I’m going on a road trip with my college-bound daughter and my mom 🙂 Fortunately, my husband is able to hold down the fort with the younger Brennan clan. I suspect they’ll be eating pizza and playing video games.
Kelly has applied to a dozen colleges, six on the west coast and six on the east coast. This weekend is Southern Oregon University’s preview weekend for seniors — and it’s one of her top choices. They have a fabulous Theater program, plus very strong art and English programs, which encompasses her interests pretty well. We’re also going to make a stop in Eugene to glance at Oregon University, though we don’t have an official tour there.
I spent two years at UC Santa Cruz and didn’t graduate. I dropped out to take a job in the Capitol and may have told myself at the time that I would go back to college someday, but I think deep down I always knew that was a lie. Ironically, I was a good student. I went to a college prep high school (Menlo School) and had good grades and college should have been a no brainer for me. My mistake? I didn’t live on campus my first year and never felt connected to college or anyone there. Had I lived in the dorms, I suspect I would have stayed. But, that’s one of those things that you just don’t know, and we can’t go back and have a redo to see if we’re right.
The AP had a report on the earnings gap between college graduates and college drop-outs. I’m an outlier — I earn more than the average college graduate from my generation (Generation X.) But there’s probably a lot more truth to this than not.
And I’m not sure that this really takes into account benefits. For example, my oldest daughter who’s planning on being a firefighter, will likely get her AA instead of a 4-year degree. If she ends up where she plans, she’ll make a modest but regular income, but she’ll also have full benefits and a retirement plan, something that has value that isn’t part of income. Still, the numbers are interesting at least from a comparison of differences between college grads and non-college grads.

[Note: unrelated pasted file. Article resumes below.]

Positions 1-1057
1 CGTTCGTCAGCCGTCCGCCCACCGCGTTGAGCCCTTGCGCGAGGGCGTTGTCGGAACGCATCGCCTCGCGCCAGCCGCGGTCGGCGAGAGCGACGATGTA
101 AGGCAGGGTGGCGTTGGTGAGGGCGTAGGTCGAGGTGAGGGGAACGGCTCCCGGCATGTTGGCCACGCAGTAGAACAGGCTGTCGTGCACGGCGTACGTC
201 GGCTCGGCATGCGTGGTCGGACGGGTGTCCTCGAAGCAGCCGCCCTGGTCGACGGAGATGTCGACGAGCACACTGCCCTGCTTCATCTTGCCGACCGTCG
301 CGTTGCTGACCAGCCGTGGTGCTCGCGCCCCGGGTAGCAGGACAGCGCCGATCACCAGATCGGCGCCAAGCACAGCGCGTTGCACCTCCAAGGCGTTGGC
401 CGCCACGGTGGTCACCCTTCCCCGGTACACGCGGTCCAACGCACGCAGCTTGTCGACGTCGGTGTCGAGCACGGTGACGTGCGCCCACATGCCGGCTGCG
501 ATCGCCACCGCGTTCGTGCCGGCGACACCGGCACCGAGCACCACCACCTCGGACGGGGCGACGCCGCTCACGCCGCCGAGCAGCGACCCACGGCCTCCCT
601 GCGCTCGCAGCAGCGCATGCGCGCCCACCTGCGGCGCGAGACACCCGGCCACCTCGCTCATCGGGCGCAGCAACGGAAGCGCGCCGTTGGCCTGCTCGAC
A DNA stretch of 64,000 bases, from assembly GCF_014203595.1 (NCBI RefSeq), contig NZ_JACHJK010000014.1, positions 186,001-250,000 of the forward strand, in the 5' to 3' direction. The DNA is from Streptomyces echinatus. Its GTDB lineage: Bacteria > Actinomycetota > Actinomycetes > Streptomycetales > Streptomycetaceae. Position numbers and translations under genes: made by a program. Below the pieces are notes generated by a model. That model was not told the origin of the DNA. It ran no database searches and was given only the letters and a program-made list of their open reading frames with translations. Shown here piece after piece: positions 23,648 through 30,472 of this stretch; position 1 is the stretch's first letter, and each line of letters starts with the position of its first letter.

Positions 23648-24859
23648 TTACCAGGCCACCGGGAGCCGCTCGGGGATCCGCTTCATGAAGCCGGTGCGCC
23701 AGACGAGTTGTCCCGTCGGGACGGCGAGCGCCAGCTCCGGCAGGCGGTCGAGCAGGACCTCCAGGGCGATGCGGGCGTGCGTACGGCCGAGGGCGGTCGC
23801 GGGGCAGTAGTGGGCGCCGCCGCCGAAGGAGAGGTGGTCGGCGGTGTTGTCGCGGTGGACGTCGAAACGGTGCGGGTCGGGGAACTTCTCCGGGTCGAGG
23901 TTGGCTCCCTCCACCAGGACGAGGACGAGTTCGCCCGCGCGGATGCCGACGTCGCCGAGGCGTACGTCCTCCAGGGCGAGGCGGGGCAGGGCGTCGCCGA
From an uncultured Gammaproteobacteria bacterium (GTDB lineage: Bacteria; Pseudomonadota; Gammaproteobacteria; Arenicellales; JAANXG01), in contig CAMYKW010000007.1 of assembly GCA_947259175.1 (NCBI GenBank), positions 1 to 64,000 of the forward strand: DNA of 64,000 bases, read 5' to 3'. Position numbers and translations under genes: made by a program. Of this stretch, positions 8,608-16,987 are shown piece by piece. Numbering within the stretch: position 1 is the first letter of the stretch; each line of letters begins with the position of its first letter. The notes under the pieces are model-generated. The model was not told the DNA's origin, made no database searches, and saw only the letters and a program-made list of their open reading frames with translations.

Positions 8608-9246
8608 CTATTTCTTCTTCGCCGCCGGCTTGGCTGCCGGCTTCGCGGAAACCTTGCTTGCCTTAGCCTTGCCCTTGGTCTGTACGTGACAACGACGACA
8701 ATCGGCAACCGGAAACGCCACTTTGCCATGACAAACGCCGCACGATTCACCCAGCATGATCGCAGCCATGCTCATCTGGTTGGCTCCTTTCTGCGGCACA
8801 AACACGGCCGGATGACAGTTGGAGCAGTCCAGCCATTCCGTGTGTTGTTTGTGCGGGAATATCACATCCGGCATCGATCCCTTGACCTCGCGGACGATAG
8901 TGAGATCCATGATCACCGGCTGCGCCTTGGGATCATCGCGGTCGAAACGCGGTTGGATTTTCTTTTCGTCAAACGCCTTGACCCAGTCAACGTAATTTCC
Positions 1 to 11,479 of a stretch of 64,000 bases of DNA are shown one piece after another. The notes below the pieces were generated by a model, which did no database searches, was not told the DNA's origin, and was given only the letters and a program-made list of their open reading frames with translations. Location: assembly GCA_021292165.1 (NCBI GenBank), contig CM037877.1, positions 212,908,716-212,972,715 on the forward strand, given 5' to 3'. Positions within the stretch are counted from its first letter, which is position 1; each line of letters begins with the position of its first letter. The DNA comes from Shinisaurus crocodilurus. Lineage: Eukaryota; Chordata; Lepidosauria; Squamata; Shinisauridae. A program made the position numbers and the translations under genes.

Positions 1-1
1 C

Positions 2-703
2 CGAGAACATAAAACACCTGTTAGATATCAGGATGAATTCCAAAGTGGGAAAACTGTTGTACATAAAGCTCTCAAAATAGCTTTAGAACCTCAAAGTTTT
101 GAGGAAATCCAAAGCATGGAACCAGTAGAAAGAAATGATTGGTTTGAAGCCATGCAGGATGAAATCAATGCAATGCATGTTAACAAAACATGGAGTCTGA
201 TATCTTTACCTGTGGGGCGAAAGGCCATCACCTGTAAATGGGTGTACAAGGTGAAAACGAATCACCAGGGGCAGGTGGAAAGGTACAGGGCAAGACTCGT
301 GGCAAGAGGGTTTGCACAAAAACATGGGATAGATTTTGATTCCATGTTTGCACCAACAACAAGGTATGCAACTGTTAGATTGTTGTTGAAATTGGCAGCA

Kelly doesn’t know what she wants to do … exactly, but I don’t see this as a bad thing. Unfortunately, so many colleges now require students to declare their major as a freshman in order to keep them on a four-year-graduation track. (Don’t get me started on UC and State schools in California where there is almost no guarantee of graduating in four years because classes are full!) But truly, I wouldn’t mind if she took five years because she started in one major and then found out it wasn’t what she wanted to do with her life. The most important thing, to me, is that she learns and grows into a whole person, and she finds a career path that fulfills her. Money is secondary. Not all kids see that — my son, for example, plans to go into sciences and engineering, not just because he’s good at it, but because he sees that as the place to earn the most money. Maybe that’s just part of his logical brain wiring, I don’t know. But Kelly is more creative and loves the arts and English and reading and theater and drawing and painting. And she has talent. To her, money is secondary to doing what she loves. My son Luke sees that doing what he loves will earn him money.
I’m amazed sometimes that these two completely opposite kids get along, but they are probably closer than any of my kids.
I won’t be around to comment much until this weekend, but I’m just curious: what was your college experience like? Where did you go? Pros and cons? And if you didn’t go to college or dropped out, did you regret it? Have you ever thought of going back? What advice would you give to your child (or have given to your child) about going to college?